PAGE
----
1 Introduction

\(B_{s}^{0}\) and B 0 mesons propagate as superpositions of particle and antiparticle flavour states. For a flavour-specific decay processFootnote 1 such as B 0D μ + ν, particle-antiparticle mixing lends a sinusoidal component to the decay rates [1, 2]. To measure mixing, the flavour state of the B meson must be observed to change, which requires knowledge of the state from at least two points in time. The experimentally accessible times to determine the flavour are at production and decay. Neglecting CP-violation in mixing, the decay rate N at a proper decay time t simplifies to

$$ N_\pm(t)= N(0) \frac{e^{-\Gamma t}}{2} \bigl[\cosh{(\Delta\Gamma t/2)} \pm \cos{(\Delta m t)} \bigr] , $$

where ΔΓ and Δm are the width and mass differencesFootnote 2 of the two mass eigenstates, and Γ is the average decay width [2]. The positive sign applies when the B meson decays with the same flavour as its production and the negative sign when the particle decays with opposite flavour to its production, later referred to as “even” and “odd”. In this study, a sample of semileptonic decays obtained with the LHCb detector is used to measure the mixing frequencies Δm s and Δm d for the \(B^{0}_{s}\) and B 0 systems. These quantities have previously been measured to high precision, usually in the combination of several channels, relying heavily on hadronic decay modes (see for example Refs. [3, 4] and our recent results, Refs. [57]). To date no observation of \(B_{s}^{0}\) mixing has been made using only semileptonic decay channels.

2 Experimental setup

The LHCb detector [8] is a single-arm forward spectrometer covering the pseudorapidity range 2<η<5, designed for the study of particles containing b or c quarks. The detector consists of several dedicated subsystems, organized successively further from the interaction region. A silicon-strip vertex detector surrounds the pp interaction region and approaches to within 8 mm of the proton beams. The first of two ring-imaging Cherenkov (RICH) detectors comes next, followed by the remainder of the tracking system, which comprises, in order: a large-area silicon-strip detector; a dipole magnet with a bending power of about 4 Tm; and three multilayer tracking stations, each with central silicon-strip detectors and peripheral straw drift tubes. After this comes the second RICH detector, the calorimeter and the muon stations.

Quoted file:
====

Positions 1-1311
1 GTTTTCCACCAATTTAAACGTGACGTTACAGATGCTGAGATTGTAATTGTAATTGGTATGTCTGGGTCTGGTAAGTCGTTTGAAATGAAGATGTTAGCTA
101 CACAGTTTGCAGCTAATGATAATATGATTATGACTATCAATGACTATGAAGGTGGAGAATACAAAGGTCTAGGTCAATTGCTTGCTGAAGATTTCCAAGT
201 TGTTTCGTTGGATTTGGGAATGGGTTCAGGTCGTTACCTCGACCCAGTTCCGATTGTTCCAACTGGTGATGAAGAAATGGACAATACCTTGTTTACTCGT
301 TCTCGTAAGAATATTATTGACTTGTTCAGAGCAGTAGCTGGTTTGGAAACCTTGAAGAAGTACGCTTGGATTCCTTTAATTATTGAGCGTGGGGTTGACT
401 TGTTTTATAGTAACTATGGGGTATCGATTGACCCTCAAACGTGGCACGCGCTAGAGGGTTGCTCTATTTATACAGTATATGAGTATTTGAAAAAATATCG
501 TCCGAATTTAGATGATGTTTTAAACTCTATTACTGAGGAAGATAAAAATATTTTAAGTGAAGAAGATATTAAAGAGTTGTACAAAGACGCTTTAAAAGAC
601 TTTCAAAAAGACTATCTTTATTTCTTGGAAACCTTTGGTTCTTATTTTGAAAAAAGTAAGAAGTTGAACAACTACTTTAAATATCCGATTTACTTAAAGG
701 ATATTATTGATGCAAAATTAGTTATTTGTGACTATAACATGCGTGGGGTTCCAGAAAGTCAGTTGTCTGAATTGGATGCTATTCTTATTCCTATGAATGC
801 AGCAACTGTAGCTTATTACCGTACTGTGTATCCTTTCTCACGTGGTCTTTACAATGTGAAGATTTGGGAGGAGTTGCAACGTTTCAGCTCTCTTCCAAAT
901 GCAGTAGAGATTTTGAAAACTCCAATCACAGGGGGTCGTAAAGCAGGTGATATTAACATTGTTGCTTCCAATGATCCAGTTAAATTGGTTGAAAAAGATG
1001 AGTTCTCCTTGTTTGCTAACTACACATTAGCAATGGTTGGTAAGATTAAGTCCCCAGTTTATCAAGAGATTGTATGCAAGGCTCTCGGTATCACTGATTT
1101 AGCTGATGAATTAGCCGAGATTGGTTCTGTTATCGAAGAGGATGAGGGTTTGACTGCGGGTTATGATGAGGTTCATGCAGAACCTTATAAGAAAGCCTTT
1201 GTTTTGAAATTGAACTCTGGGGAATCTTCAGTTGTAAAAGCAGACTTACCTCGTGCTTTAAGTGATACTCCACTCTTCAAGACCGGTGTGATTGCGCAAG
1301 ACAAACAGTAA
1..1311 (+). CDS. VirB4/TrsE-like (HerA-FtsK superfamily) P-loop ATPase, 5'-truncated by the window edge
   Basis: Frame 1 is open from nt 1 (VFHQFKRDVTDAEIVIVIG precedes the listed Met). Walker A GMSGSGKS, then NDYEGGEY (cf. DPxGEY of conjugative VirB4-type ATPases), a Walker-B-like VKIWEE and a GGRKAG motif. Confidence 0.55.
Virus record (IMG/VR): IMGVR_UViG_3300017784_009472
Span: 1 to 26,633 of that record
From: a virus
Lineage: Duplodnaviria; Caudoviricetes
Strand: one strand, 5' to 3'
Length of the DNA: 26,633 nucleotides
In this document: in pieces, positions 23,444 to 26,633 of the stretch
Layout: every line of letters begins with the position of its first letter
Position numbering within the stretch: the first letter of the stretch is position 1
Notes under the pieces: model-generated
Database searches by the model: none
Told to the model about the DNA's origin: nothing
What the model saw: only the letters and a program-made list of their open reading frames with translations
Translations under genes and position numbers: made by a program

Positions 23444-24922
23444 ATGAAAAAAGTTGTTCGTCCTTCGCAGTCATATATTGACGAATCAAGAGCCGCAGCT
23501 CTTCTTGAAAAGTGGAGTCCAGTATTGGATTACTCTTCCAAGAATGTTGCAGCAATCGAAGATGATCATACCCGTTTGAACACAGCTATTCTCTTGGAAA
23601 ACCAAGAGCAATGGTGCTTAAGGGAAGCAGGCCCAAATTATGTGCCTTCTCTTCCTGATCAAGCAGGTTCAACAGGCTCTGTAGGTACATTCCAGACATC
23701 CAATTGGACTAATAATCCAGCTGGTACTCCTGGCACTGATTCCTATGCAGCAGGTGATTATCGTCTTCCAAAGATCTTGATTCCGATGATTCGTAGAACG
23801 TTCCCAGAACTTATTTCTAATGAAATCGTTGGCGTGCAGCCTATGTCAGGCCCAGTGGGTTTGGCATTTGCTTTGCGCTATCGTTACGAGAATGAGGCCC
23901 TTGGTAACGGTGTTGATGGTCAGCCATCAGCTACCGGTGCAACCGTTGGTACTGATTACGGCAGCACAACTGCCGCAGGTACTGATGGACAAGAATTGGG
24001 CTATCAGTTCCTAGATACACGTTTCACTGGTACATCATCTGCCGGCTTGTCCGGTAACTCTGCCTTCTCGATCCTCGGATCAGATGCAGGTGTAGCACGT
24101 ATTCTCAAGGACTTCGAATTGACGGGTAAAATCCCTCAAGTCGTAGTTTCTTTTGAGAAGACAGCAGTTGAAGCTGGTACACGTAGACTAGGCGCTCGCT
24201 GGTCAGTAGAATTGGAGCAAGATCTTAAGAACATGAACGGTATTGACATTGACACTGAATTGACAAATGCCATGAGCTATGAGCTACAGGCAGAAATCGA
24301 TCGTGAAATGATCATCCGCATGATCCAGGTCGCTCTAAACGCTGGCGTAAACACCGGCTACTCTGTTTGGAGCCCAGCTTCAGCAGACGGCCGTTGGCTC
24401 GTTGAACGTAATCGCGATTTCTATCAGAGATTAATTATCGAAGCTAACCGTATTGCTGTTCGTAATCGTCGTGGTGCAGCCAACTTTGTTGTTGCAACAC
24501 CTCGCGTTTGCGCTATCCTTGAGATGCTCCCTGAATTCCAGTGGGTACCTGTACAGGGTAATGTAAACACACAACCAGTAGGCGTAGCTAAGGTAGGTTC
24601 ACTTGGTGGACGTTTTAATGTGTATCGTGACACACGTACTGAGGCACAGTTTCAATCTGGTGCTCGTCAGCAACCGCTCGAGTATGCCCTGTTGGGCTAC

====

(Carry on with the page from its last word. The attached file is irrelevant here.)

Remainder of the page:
The combined high-precision tracking system provides a momentum measurement with relative uncertainty that varies from 0.4 % at 5 GeV c −1 to 0.6 % at 100 GeV c −1, and impact parameterFootnote 3 resolution of 20 μm for tracks with high transverse momentum. By combining information from the two RICH detectors [9] charged hadrons can be identified across a wide range in momentum, around 2 to 150 GeV c −1. The calorimeter system consists of scintillating-pad and preshower detectors, an electromagnetic calorimeter and a hadronic calorimeter, allowing identification of photon, electron and hadron candidates. Muons that pass through the calorimeters are detected using a system of alternating layers of iron and multiwire proportional chambers [10]. Triggering of events is performed in two stages [11]: a hardware stage, based on information from the calorimeter and muon systems, followed by a software stage, which performs full event reconstruction.

3 Data selection and reconstruction

The LHCb dataset used in this analysis corresponds to an integrated luminosity of 1.0 fb−1 collected in pp collisions at a centre of mass energy of 7 TeV during the 2011 physics run at the LHC. Where simulation is required, Pythia 6.4 [12] is used, with a specific LHCb configuration [13]. Decays of hadronic particles are described by EvtGen [14], in which final-state radiation is generated using Photos [15]. The interaction of the generated particles with the detector and the detector response are implemented using the Geant4 toolkit [16, 17] as described in Ref. [18]. Input to EvtGen is taken from the best knowledge of branching fractions (\(\mathcal{B}\)) and form factors at the time of the simulation [1]. The same reconstruction and selection is applied on simulated and detector data.